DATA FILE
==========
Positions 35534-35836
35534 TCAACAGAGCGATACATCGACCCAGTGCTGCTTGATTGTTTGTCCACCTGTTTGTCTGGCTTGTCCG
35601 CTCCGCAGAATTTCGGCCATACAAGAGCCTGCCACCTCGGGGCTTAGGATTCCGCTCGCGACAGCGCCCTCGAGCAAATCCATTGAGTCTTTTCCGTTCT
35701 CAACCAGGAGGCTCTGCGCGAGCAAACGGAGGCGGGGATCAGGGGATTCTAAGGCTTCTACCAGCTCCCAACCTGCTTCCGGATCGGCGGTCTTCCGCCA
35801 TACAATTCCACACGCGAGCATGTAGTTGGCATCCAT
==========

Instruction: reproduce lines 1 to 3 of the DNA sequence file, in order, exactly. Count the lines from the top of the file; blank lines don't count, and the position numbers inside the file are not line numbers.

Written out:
Positions 35534-35836
35534 TCAACAGAGCGATACATCGACCCAGTGCTGCTTGATTGTTTGTCCACCTGTTTGTCTGGCTTGTCCG
35601 CTCCGCAGAATTTCGGCCATACAAGAGCCTGCCACCTCGGGGCTTAGGATTCCGCTCGCGACAGCGCCCTCGAGCAAATCCATTGAGTCTTTTCCGTTCT